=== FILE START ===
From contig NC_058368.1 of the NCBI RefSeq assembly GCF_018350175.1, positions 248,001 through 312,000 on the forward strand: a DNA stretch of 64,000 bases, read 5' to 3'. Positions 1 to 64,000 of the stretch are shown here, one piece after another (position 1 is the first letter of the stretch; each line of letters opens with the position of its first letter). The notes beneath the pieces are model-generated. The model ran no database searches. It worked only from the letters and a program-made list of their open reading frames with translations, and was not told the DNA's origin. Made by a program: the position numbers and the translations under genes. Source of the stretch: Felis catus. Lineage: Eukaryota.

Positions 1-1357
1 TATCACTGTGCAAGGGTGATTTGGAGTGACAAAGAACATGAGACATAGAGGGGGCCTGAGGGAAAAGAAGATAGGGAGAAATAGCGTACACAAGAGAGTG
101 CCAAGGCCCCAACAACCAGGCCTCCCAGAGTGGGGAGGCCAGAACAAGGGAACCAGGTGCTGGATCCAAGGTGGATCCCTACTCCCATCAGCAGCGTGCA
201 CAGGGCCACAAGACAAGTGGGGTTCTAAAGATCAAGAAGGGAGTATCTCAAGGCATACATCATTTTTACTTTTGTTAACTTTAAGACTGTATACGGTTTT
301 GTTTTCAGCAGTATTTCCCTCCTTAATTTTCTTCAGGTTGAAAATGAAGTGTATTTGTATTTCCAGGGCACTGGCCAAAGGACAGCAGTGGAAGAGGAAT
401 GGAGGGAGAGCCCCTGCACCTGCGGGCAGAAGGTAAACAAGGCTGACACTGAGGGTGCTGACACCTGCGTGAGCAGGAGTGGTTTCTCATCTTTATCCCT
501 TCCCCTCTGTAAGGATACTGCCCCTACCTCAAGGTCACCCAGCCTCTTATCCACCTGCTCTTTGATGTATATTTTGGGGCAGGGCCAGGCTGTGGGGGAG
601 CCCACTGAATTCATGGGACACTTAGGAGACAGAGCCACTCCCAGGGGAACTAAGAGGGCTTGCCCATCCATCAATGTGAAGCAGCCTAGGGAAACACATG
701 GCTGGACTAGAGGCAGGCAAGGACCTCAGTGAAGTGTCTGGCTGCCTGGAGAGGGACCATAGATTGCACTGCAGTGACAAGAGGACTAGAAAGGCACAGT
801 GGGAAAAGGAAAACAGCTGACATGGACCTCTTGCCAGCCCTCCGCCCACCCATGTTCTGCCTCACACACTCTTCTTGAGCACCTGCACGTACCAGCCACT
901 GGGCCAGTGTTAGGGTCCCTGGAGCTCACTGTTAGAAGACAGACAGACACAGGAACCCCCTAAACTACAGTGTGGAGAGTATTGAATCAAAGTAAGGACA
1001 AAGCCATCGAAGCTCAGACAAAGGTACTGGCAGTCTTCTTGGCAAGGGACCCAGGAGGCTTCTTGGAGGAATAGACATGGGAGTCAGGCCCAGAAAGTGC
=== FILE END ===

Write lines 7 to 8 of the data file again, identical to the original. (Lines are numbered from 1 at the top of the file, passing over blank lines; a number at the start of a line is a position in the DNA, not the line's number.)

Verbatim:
401 GGAGGGAGAGCCCCTGCACCTGCGGGCAGAAGGTAAACAAGGCTGACACTGAGGGTGCTGACACCTGCGTGAGCAGGAGTGGTTTCTCATCTTTATCCCT
501 TCCCCTCTGTAAGGATACTGCCCCTACCTCAAGGTCACCCAGCCTCTTATCCACCTGCTCTTTGATGTATATTTTGGGGCAGGGCCAGGCTGTGGGGGAG